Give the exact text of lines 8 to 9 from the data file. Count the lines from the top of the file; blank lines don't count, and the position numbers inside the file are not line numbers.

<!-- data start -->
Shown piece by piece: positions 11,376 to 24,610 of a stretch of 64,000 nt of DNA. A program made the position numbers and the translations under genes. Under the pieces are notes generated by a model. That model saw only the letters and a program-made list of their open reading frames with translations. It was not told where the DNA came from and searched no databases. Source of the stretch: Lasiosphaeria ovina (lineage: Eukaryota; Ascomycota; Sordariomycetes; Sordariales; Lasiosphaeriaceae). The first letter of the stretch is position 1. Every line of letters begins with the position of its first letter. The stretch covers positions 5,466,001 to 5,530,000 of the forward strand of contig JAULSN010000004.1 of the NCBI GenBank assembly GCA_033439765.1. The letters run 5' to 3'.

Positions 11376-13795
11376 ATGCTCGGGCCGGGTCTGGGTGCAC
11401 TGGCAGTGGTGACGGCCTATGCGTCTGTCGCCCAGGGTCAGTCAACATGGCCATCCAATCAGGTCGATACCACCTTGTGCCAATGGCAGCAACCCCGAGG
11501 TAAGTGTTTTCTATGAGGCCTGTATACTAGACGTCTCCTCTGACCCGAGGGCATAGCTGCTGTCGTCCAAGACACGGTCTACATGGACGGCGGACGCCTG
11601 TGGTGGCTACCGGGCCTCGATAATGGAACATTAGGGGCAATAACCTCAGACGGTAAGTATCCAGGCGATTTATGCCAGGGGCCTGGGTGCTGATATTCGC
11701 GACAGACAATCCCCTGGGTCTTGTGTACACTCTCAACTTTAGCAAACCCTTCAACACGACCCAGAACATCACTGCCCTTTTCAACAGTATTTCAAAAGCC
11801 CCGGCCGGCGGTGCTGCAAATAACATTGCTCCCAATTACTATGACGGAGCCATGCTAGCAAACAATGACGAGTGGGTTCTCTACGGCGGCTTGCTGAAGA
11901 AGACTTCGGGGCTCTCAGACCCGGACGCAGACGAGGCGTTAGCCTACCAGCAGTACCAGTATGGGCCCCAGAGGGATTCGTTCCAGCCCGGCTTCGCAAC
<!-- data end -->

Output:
11801 CCGGCCGGCGGTGCTGCAAATAACATTGCTCCCAATTACTATGACGGAGCCATGCTAGCAAACAATGACGAGTGGGTTCTCTACGGCGGCTTGCTGAAGA
11901 AGACTTCGGGGCTCTCAGACCCGGACGCAGACGAGGCGTTAGCCTACCAGCAGTACCAGTATGGGCCCCAGAGGGATTCGTTCCAGCCCGGCTTCGCAAC